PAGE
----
The position which is untenable is that "The only anachronism is the Lions concept that says a new team can compete against proven and settled Test outfits".

That is simply wrong. We know from history that the Lions can compete with settled Test outfits, as I have shown. That is simply undeniable.

Anyway, if it's the probability of success that concerns you, I'd suggest Ireland don't tour the SH ever again, and probably worth sitting out the World Cup as well. Same would apply to Wales and Scotland!

We know from history that the Lions have scraped one win in the last four since the game became truly professional, so that doesn't suggest "all evidence" supports their ability to compete. The point of the tour is a series victory and that is what they are competing for. Keeping the margin of defeat low is a hollow victory if that's what they can realistically achieve.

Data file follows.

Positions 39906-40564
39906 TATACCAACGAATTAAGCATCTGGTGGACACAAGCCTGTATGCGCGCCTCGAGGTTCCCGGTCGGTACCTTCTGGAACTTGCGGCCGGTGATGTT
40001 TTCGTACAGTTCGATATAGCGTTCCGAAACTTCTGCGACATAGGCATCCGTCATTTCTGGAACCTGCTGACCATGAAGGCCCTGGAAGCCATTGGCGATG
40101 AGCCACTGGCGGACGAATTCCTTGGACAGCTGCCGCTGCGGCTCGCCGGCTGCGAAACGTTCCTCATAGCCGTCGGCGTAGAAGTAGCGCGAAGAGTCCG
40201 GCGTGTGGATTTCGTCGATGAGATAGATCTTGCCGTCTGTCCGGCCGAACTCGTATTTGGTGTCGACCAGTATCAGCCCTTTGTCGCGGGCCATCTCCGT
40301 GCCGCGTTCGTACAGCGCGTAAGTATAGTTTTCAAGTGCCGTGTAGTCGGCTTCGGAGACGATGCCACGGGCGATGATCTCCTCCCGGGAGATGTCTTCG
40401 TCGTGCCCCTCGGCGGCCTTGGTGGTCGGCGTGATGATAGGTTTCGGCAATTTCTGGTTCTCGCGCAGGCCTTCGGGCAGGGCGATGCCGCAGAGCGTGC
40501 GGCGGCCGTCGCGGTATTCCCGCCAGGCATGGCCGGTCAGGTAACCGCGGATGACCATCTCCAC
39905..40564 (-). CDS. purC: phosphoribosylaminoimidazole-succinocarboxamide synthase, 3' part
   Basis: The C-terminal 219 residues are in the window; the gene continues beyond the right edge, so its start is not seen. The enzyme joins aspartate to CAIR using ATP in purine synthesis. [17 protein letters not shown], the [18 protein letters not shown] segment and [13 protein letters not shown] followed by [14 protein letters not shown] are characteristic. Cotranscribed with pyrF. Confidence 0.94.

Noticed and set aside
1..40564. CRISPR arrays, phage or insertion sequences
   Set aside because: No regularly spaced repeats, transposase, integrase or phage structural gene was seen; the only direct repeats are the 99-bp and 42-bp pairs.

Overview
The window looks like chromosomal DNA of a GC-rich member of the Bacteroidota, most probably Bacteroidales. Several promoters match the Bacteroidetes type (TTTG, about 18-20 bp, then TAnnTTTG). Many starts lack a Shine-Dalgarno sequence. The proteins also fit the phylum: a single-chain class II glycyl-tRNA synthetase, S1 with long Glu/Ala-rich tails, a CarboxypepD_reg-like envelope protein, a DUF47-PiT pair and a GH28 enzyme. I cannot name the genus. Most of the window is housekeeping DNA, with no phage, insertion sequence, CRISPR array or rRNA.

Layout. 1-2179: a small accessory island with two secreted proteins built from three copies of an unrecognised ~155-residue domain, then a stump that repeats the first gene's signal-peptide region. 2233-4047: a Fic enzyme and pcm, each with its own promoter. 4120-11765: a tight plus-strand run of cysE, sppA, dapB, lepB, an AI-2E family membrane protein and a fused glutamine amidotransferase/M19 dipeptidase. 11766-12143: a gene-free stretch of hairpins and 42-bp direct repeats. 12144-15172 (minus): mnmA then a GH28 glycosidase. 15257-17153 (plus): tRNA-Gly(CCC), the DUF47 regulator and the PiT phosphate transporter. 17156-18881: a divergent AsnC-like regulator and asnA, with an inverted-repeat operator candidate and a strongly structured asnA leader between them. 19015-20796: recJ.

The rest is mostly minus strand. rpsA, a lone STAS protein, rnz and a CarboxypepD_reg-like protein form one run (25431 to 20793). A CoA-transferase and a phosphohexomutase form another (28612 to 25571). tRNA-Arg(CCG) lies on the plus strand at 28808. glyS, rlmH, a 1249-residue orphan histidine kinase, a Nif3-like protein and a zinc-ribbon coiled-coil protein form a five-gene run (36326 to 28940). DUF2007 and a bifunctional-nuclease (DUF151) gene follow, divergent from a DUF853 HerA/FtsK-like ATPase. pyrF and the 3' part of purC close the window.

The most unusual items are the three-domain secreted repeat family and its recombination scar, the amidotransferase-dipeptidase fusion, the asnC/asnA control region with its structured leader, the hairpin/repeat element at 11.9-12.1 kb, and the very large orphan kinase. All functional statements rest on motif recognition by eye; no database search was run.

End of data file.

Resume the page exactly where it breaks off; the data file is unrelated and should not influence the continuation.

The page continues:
Injuries are not a fall back position if they are sustained in trying to overcome overwhelming odds against them because the team is inexperienced together, with players in the wrong positions and unsure of their roles. Why do teams bother with pre-season, warm-up games and coaches at all, if they can simply show up and be just as competitive with no practice? The term 'rustiness' is often mentioned at the start of the season for a team or a returning player, so the idea that a scratch team isn't at a significant disadvantage is illogical. The assertion is that in the professional era the gap between scratch and settled teams is now so great it has become unfair.

The probability of success is irrelevant (unless you're a gambler), it's the levelness of the playing field that matters.

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Post by No 7&1/2 on Wed 03 Aug 2016, 5:59 pm

Competing is different from winning, even though the 2 constantly are confused. The Lions is great, so many people enjoy it and it's a highlight of the game for many. Brilliant way to sell the game as well. Here to stay as everyone agrees. The people on here who don't like internationals tend not to watch or comment on internationals as they know it's here to stay.